Warren County came into existence in 1825 when an act of the New Jersey Legislature, passed on Nov. 20, 1824, took effect and separated the area from Sussex County. The county was named in honor of Dr. Joseph Warren who, although he had no
known association with the area, earned a heroic reputation throughout the original 13 states for his devotion to the
revolutionary cause, which led to his death in the battle of Bunker Hill. During the Revolutionary War, a large majority of the 13,000 colonists
who lived in Sussex (and what is now Warren) supported the patriotic cause. Sussex was among three New Jersey counties
commended by the Provincial Congress in 1775 for "spirited exertions" in raising minutemen for the fight for independence.
The county originally had the townships of Greenwich, Hardwick, Independence, Knowlton, Mansfield, Oxford and Pahaquarry,
from which the present 22 municipalities were carved. The Town of Belvidere was chosen as the county seat, a decision that was
considerably influenced by the action of General Garrett D. Wall, who donated grounds for a county courthouse and public square
BUILDING was built on Belvidere's courthouse square in 1834 by John B. Maxwell, a newspaper editor and two-term Congressman. Today, Warren
County government offices are located there, including
the Department of Human Services and, as of Spring 2001,
the Board of Taxation.
The countyís freeholders ordered $3,500 raised toward construction of a brick courthouse with a jail and offices
for the clerk and surrogate on the first floor and a courtroom (still in use today) on the second floor. The final accounting for the
project was $9,942.24.
Transportation has played an important role in the development of the county since its beginning. Its earliest residents were the Lenni Lenape, who lived along the rivers and streams of the region. The first Europeans to settle in the county were the Dutch, who came to Pahaquarry Township and dug for copper around 1650. During this period, they constructed a road from Pahaquarry to Kingston, N.Y., over which they transported the proceeds of their mining ventures. This road, the first commercial highway built in the United States, is still in existence today. Known as "Old Mine Road," it traverses the Delaware Water Gap National Recreation Area, a major visitor attraction in the county.
Although it was the first area to be settled by European colonists, Pahaquarry Township is no more. Largely vacated by the federal government's disputed plan to build the Tocks Island Dam, much of Pahaquarry later became federal and state parkland. With only a handful of residents left, the Township merged with neighboring Hardwick Township on July 2, 1997, reducing the number of municipalities in New Jersey to 566. Accomplished through special legislation, the merger was the first one in the state in 45 years.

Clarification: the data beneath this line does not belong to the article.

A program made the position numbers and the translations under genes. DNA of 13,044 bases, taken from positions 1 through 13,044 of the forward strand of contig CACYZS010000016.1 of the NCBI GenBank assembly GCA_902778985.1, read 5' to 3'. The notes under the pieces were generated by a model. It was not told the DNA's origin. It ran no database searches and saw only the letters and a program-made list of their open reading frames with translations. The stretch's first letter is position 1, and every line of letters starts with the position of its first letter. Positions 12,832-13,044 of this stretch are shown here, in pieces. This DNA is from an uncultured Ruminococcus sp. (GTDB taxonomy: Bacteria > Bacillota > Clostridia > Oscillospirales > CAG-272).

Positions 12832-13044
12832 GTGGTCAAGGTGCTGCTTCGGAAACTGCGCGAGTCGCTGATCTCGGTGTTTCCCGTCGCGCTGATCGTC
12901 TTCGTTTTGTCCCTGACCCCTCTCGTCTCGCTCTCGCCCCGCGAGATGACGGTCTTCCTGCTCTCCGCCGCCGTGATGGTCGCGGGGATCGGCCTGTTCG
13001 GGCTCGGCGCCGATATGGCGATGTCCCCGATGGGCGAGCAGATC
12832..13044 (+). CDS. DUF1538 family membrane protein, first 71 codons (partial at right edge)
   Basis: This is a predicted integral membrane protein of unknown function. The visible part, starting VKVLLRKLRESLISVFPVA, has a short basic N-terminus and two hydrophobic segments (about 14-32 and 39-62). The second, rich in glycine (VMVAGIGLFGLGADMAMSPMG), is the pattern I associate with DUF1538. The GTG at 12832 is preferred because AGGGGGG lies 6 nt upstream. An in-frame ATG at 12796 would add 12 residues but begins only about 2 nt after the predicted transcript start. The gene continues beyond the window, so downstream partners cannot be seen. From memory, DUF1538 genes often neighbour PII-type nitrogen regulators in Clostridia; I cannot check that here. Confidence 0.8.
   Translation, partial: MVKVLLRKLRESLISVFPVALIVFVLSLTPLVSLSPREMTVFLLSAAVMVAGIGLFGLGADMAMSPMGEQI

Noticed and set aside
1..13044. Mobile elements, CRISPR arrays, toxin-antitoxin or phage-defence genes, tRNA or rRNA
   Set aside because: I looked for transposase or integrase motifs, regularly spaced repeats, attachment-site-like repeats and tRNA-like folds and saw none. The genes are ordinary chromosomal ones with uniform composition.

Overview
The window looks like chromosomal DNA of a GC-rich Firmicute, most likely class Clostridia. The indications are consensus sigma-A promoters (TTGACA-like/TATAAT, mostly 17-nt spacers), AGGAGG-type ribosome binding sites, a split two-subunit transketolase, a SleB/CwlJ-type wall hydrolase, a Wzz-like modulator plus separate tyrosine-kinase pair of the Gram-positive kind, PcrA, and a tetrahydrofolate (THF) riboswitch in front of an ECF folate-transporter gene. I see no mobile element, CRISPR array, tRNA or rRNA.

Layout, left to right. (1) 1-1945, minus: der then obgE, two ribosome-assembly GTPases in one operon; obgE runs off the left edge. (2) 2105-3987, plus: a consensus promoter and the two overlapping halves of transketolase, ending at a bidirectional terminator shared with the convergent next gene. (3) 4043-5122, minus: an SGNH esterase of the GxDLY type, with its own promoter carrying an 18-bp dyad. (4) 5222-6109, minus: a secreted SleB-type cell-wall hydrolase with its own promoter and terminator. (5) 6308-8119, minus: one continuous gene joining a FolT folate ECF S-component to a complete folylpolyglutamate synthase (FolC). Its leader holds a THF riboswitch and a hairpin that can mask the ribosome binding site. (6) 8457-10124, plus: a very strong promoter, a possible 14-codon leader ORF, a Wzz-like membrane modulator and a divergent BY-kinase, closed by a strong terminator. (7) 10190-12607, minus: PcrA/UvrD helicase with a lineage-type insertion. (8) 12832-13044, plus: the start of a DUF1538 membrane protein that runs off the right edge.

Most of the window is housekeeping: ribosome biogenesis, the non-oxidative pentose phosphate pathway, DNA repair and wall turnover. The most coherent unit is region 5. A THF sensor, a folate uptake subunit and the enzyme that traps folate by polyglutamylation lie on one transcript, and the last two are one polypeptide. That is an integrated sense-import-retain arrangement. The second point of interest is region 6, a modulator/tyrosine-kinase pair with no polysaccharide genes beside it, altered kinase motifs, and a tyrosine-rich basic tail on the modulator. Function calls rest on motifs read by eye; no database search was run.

In the early 1830s, the Morris Canal opened in New Jersey, with its western terminus at Phillipsburg on the Delaware River in Warren County. Some 33 miles of the canalís 102-mile route to Jersey City were in Warren County, and the canal provided a thoroughfare for the county's farm products to reach metropolitan markets. Villages such as Port Warren, Port Colden, Port Murray and Rockport owe their names and their existence to their location along the canal. The Morris Canal also brought together the anthracite coal from Pennsylvania with the limestone and iron ore from New Jersey in the formation of heavy industry. Railroads quickly replaced the canal and sped the development of industry within the county.
At one time, Phillipsburg was the crossroads for five railroads, each with its own freight yard and maintenance facility in the town. Also, one heavy manufacturing plant employed up to 4,500 people and provided a great deal of machinery to the World War II effort.
At Oxford are the preserved ruins of one of colonial New Jersey's first iron furnaces, and it holds the distinction of operating longer than any other colonial furnace, from 1741-1884. In 1835, Oxford Furnace became the first U.S. smelting operation to use the hot blast process, while in 1859 Peter Cooper's furnace in Phillipsburg was one of the first in the U.S. to experiment with the Bessemer process. During the 1860s, Cooper Furnace was the most productive iron furnace in America.
Today, sections of the Morris Canal are being transformed into a public greenway across the county. Moreover, because of its transportation prominence, Phillipsburg has been tapped as the location for a planned New Jersey Transportation Heritage Center, a museum to highlight how New Jersey shaped transportation history and how transportation shaped the state. In addition to being a former railroad center and terminus of the Morris Canal, the town is closely linked with transportation history in other ways. A ferry across the Delaware River was established there in 1739, and the town served as an important port for Durham boats and lumber rafts that plied the Delaware. The first commercially successful diesel electric locomotives were developed in the town, and dirigible mooring masts were built there as well.
Transportation continues to play an important role in the county's evolution. Interstate highways I-78 and I-80 cross the county, opening the area to many new residents who commute daily to their jobs in metropolitan New Jersey. Meanwhile, commercial and industrial areas are being created along the highway corridors, as Warren County's proximity to New York, Philadelphia and New Jersey's most heavily populated areas, along with the quality of life the county offers, make it an attractive area for homes and businesses.
Click these links for more information on our history [pdf] and our municipalities.